Kirsten Tassell, a tax partner in the private client services practice at Deloitte in Cambridge, comments on the implications of the Autumn Statement 2013 for individuals.
Deloitte comments on measures affecting individuals in Autumn Statement 2013
Increased and transferable personal allowances
“It is confirmed the increased standard personal allowance of £10,000 (originally announced at Budget 2013) will take effect from 2014/15. This will mean a yearly saving of £112 for basic rate taxpayers rising to an additional £195 per annum for higher rate taxpayers given the confirmed higher rate threshold of £31,865.
“The intention to introduce the ability to transfer up to £1,000 of the personal allowance from one spouse to another was announced in September to come into force in 2015/16, and this was also confirmed in the Autumn Statement. It will benefit married couples and civil partners where neither is a higher rate taxpayer, and one has income less than the personal allowance. It will provide a saving of up to £200 for those affected; Government figures indicate up to four million couples will benefit at a total cost of £495m to the Exchequer in the first year.
“The transferable amount will increase in line with personal allowances. There is still no detail of exactly how the regime will work, in particular whether there will be a cliff edge effect at the higher rate threshold, or a gradual reduction of the transferable amount.
“The fact the higher rate threshold increase is being restricted to 1% for two years from 2014/15, rather than at CPI, will mean many more taxpayers will be drawn into the higher rate. The IFS predicts 17.2% of taxpayers will pay the higher rate in 2014/15 and this is likely to rise to 20% by 2016/17, or even a year earlier, depending on personal allowance changes post-election.”
National Insurance rates
“The 2014/15 rates have been announced. The upper earnings limit has slightly increased in line with the combined increased personal allowance and higher rate tax threshold which mean a 10% increase on earnings in the increased band. This will mean extra NICs of £41.50 per annum for those with earnings over £41,450.
“However the starting point has not risen in line with the increase in personal allowances. It has increased by £4 per week to £153 meaning the 12% charge kicks in at earnings over £7,956, rather than the £10,000 for income tax. The modest increase means a saving of £25 for those earning at least £7,956 per annum.
“Employers will welcome the abolition of employer’s National Insurance Contributions for those under the age of 21 earning less than £813 per week from 6 April 2015. However, this does not apply to the employees.”
Principal private residence exemption
“If a house has been a main residence at some time in the ownership period, the proportion of the gain relating to that period is exempt on sale. Whether or not the house is occupied in the final three years, the gain relating to that period is also exempt from CGT. This three year period is to be reduced to 18 months from 6 April 2014. The exemption is designed to give people who need to relocate a period in which to sell their house. It was originally one year and was increased from one year to three when the property market was slow some years ago. It is hoped that the slow housing market in some areas does not mean unforeseen tax charges in some cases, although we are told that some protected groups will be exempt from the change.”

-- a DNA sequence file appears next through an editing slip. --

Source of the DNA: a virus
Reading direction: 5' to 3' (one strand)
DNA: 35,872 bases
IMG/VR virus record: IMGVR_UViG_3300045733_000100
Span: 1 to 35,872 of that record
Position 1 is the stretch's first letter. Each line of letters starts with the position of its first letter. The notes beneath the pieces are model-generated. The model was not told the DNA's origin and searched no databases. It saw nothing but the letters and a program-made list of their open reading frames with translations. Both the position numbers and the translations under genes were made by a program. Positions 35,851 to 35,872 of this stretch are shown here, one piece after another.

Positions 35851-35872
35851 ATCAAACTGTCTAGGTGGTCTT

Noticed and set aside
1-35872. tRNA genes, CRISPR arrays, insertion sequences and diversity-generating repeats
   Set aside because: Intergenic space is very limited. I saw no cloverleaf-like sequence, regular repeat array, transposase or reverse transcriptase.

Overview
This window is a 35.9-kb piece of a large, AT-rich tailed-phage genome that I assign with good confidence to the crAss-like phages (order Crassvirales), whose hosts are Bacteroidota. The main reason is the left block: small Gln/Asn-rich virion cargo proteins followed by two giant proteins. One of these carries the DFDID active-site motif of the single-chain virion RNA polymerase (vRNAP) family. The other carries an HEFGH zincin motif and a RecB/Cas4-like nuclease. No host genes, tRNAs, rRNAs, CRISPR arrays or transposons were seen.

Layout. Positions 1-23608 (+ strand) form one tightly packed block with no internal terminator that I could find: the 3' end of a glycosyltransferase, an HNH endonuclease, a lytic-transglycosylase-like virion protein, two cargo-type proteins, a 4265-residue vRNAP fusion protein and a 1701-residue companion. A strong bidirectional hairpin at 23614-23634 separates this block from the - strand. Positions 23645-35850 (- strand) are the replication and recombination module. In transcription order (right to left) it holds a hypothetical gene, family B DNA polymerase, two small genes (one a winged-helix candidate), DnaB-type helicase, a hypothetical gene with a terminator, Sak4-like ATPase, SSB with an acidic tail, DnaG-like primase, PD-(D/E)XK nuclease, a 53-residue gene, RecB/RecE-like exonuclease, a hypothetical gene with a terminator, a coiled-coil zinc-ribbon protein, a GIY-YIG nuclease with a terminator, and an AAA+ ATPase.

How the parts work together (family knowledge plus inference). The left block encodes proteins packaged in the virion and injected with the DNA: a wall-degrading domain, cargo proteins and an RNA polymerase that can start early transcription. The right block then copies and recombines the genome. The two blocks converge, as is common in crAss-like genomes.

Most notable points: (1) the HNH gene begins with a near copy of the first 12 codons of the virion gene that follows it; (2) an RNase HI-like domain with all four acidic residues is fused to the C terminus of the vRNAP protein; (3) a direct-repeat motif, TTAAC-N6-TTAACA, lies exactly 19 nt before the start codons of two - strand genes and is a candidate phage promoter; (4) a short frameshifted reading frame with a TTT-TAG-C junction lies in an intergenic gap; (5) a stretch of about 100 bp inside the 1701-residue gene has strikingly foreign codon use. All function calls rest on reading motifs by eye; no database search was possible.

Capital gains tax for non-residents
“As widely rumoured, the Autumn Statement contains proposals to tax non-residents on gains made on the sale of residential property. This follows the changes in the 2013 Finance Act introducing such a charge on non-resident companies disposing of UK residential property worth more than £2m. The charge will affect disposals of all UK residential property by non-resident individuals, and
non-resident corporates where the property is worth less than £2m and will apply from 6 April 2015. It is expected to raise £345m by 2018/19. The Statement referred to future gains being taxed, so it seems likely the gain will be based on growth in value from the 6 April 2015 start date, as was the case when the charge for companies was introduced. It is not clear how the charge will be enforced, and it is possible a withholding will be required by purchasers, in line with the position in the US. There will be numerous complexities to be considered, not least the interaction with already existing beneficiary charges in respect of trusts. Needless to say, the period of consultation is welcomed.”
Trust tax regime
“Following the consultation over the Summer months, the Autumn Statement confirms the introduction of a new simplification regime for charging IHT on trusts is being delayed to 2015, with another period of consultation being planned; the third on this subject. This is presumably to take account of adverse comment of the proposals on existing arrangements. However, welcome changes to simplify the filing and payment dates for IHT charges are being made, including an online service from 2015/16.”
Lifetime cap on ISA investment and Child Trust Funds
“The new subscription limits for ISAs and Child Trust Funds have been announced, giving an increase for 2014/15 to £11,880 for ISAs and £3,840 for Junior ISAs and Child Trust Funds (in line with the CPI increase). However, there is no action yet to allow Child Trust Funds to be transferred to Junior ISAs, following the Consultation during the summer. The consultation responses are still being considered.”
The Deloitte Cambridge office comprises 8 Partners and over 250 staff who deliver a full range of professional services to the East Anglian region. As well as focussing on the life sciences and technology sectors for which the region has become so renowned, the office has long standing specialisms in other sectors including the professions, consumer business, food and agribusiness.